Entertainment behind the scenes
Hollywood always seems to have another sequel up its sleeve. But the magazine Entertainment Weekly on Tuesday said enough already, calling for Hollywood producers to pull the plug on 14 movie franchises it says have run out of gas.
First on the list was “The Mummy.” The third and latest installment in the franchise, “The Mummy: Tomb of the Dragon Emperor,” which stars Brendan Fraser, had an opening weekend about $10 million below pundits’ forecasts more than a week ago when it made $40.5 million. On its second weekend, it dropped a whopping 60 percent to $16.5 million, and only 11 percent of critics on the Web site RottenTomatoes.com gave “Tomb” a favorable rating as of Tuesday.
Entertainment Weekly said the latest movie comes “eight long years” after the last installment and that the franchise “should have stayed in its tomb.”
The latest Indiana Jones movie, “Indiana Jones and the Kingdom of the Crystal Skull,” has made a whopping $776 million worldwide since it opened in May. But that’s not enough to stave off the Entertainment Weekly pundits. They called the movie “humdrum” and said they would only be interested if Indy’s dad, played by Sean Connery, makes a comeback.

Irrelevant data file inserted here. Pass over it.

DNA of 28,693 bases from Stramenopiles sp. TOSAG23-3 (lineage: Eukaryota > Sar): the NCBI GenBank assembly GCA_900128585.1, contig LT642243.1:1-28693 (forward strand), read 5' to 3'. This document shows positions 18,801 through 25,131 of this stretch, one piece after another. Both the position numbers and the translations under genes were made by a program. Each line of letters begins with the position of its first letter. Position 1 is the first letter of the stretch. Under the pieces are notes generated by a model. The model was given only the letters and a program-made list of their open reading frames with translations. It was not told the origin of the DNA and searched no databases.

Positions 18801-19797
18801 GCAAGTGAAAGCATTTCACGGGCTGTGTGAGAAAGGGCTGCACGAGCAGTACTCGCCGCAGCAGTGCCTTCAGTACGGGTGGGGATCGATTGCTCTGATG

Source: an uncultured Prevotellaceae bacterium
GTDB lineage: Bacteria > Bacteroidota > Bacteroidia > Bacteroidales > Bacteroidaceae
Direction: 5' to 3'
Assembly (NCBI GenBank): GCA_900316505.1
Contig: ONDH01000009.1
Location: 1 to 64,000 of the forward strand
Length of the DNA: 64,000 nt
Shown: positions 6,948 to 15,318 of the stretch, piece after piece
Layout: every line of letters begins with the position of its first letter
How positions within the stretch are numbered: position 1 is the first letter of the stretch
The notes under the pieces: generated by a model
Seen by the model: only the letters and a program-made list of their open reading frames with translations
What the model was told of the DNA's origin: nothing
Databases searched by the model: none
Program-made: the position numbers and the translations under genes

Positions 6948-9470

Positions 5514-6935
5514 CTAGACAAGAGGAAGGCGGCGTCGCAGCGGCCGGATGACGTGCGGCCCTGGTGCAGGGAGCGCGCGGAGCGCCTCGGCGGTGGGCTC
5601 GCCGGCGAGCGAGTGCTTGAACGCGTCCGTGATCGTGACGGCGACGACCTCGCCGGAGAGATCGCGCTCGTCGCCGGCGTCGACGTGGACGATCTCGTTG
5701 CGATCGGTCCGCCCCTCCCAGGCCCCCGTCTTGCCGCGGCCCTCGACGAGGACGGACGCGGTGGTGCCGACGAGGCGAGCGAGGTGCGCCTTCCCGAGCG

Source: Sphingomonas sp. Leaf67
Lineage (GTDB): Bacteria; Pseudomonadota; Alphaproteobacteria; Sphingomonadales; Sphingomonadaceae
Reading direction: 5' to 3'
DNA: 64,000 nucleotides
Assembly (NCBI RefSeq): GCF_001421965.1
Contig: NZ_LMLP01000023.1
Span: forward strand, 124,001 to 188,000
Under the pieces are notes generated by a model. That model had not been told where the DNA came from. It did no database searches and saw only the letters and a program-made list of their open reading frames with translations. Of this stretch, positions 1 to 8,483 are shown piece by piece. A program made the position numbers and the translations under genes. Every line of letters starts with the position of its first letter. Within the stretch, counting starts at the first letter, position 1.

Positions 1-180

Also on the list was the Austin Powers franchise. The magazine said comedian Mike Myers’ style “became all too predictable with its two sequels,” before the third movie “Austin Powers in Goldmember” came out in 2002. Myers also had out “The Love Guru” this summer, which bombed at box offices.
Other film franchises on the Entertainment Weekly list were “American Pie,” “Bring It On,” “Saw,” “Friday the 13th,” and spoofs in the style of 2000′s “Scary Movie.”
(Reporting by Alex Dobuzinskis)
It’s rare when two big-budget comedies with big-name stars battle for the same audience on the same weekend at movie theaters. The general rule is that one big comedy is enough. But this Friday, “Get Smart” with Steve Carell and Anne Hathaway squares off against “The Love Guru” with Mike Myers and Jessica Alba.
But the big problem for both may not be that there are too few comedy fans to go around. Rather, it may be that both are getting panned by many critics. Reviews are mixed for “Get Smart,” but mostly bad for “Love Guru.”